If you have a teen, you’ve likely heard this and know by now they aren’t referring to a beverage. “Tea” is the new word for gossip. You will likely hear this used most commonly in the phrase “Spill the tea, sis”, which means they’re asking their friend for the latest gossip. It’s the equivalent to us asking for “the 4-1-1” back in our day. I would advise that you don’t attempt to engage in conversation with your teen as she walks in the front door after coming home from a social event by asking, “So what’s the tea?!” This may result in eye rolling of extreme proportions and her begging you to never utter that phrase again as long as you live. Ask me how I know.
3. VSCO (pronounced “visco”) and Basic
I’m combining these two because they’re seemingly interchangeable for the most part. VSCO is an online editing app and has morphed from being a noun to an adjective. It’s used to describe popular styles uploaded to the app. This includes girls (“VSCO Girls”) who wear oversized shirts and scrunchies, shell necklaces, Birkenstocks, and carry a Hydroflask water bottle covered in stickers. So, pretty much the majority of girls you see walking around the halls of any given high school. The image of a VSCO girl is equivalent to a casual lifestyle. And if someone is “basic”, it’s implied that they maintain this image as well.
Go ahead and remove any image of an actual ship from your mind. It’s not even close. “Ship” refers to a romantic relationship. Someone may post a picture of a couple on social media and ask for approval by posing the question, “Do you ship it?” After doing a little research, apparently it began as a reference to fictional characters, but has now taken on real life relationSHIPs.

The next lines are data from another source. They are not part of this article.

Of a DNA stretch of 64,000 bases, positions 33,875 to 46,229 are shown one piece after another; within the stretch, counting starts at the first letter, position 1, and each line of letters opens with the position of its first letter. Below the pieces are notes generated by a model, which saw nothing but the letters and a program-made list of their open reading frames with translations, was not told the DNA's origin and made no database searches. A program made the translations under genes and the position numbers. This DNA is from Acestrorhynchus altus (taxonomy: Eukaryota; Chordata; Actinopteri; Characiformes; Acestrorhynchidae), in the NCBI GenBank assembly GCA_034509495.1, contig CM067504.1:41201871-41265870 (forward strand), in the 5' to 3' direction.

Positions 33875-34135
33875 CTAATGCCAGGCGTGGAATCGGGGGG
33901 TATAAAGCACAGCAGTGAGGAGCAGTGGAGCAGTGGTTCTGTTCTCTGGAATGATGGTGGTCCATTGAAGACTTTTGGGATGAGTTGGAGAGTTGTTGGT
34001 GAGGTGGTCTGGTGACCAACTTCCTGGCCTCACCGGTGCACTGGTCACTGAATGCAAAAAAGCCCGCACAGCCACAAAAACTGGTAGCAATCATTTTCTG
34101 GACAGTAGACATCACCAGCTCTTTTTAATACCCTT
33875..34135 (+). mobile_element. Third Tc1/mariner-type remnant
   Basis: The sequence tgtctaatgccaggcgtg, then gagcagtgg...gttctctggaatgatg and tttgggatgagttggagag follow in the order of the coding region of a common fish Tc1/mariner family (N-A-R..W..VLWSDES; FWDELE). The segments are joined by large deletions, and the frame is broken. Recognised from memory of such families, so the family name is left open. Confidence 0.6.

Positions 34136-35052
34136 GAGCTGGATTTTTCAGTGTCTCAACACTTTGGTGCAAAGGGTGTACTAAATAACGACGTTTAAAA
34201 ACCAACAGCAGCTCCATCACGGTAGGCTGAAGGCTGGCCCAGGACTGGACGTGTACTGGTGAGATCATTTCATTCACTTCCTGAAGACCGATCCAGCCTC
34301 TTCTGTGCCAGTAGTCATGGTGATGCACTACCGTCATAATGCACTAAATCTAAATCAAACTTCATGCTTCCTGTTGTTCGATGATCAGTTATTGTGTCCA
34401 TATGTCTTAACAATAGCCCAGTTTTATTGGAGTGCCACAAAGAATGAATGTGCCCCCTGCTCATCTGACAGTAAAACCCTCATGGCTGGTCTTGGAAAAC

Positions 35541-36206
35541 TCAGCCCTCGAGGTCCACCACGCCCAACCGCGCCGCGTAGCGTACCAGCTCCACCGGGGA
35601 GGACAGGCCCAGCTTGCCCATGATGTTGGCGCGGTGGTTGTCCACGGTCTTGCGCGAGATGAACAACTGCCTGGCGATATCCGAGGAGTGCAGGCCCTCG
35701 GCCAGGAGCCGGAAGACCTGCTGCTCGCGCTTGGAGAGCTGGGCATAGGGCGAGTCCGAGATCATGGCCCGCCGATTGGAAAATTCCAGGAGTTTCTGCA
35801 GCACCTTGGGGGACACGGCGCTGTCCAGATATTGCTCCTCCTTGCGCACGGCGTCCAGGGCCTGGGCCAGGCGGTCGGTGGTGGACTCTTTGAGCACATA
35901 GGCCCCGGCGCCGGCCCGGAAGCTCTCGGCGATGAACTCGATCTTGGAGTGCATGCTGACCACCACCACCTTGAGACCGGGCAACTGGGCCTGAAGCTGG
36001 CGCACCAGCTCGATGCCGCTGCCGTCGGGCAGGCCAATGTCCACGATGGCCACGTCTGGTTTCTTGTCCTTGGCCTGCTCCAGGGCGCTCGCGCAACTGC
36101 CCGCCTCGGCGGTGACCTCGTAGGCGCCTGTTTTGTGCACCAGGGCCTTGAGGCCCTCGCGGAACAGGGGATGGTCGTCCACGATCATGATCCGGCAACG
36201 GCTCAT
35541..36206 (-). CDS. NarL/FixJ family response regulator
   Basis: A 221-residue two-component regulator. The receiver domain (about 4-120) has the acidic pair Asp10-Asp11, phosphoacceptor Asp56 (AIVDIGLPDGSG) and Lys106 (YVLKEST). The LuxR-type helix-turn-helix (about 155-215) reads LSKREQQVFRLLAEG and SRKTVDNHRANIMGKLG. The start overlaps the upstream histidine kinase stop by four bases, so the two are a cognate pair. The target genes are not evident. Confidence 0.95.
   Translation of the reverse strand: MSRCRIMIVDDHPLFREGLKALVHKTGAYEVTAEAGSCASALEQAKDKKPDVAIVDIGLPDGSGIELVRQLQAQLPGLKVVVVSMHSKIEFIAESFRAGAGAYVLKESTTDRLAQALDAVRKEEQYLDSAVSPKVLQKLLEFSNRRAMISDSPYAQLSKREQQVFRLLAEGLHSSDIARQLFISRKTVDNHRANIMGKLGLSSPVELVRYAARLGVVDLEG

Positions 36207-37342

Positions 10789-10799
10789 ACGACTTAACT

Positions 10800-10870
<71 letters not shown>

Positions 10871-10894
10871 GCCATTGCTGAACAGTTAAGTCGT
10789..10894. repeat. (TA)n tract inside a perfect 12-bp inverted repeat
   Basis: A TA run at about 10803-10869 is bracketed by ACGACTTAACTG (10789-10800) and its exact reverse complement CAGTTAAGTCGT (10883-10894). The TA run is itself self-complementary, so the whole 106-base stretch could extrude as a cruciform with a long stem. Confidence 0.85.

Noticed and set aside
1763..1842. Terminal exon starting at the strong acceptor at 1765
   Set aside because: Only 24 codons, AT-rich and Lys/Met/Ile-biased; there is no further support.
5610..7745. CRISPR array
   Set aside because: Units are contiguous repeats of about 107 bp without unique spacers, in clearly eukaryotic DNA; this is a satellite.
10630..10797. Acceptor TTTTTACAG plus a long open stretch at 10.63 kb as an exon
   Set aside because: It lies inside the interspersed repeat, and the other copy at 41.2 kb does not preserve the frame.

Took me forever to make the connection.
This one drums up a bit of a different meaning for those of us who were born in the previous century. But today, kids are saying something is “lit” when it’s really good. Again, as with all teen slang, I would not recommend inserting this one into your own adult conversations. Stating “My new adjusted lower mortgage rate is so lit!” would not be advised.
Valuing our Teens for Who They Are
Remember, the language of teens is fleeting. In fact, I suggested the terms “cringy” and “Bye, Felicia” and was informed that “those are so last year”. This very list is likely to be outdated by the time this post is actually published. But for now, use this as a stepping stone to help navigate the language of your teenager.
While they may be annoyed at my prodding and questioning, I hope that my teens secretly appreciate my interest in their world and the things that matters to them. We don’t have to actually speak their language (as previously mentioned, it is recommended that you don’t even try) to show that we value them and who they are. Teens want to be heard and understood, just like the rest of us.
The teen years are shaping up to be one of my most favorite stages of parenting. They are quickly becoming miniature versions of their future adult selves, and they’re going to be such amazing, fun people! That is, of course, once they figure out how to stop leaving the cap off the toothpaste and smoothie cups sitting in their bedroom for over a month. Ugh. Gag me with a spoon!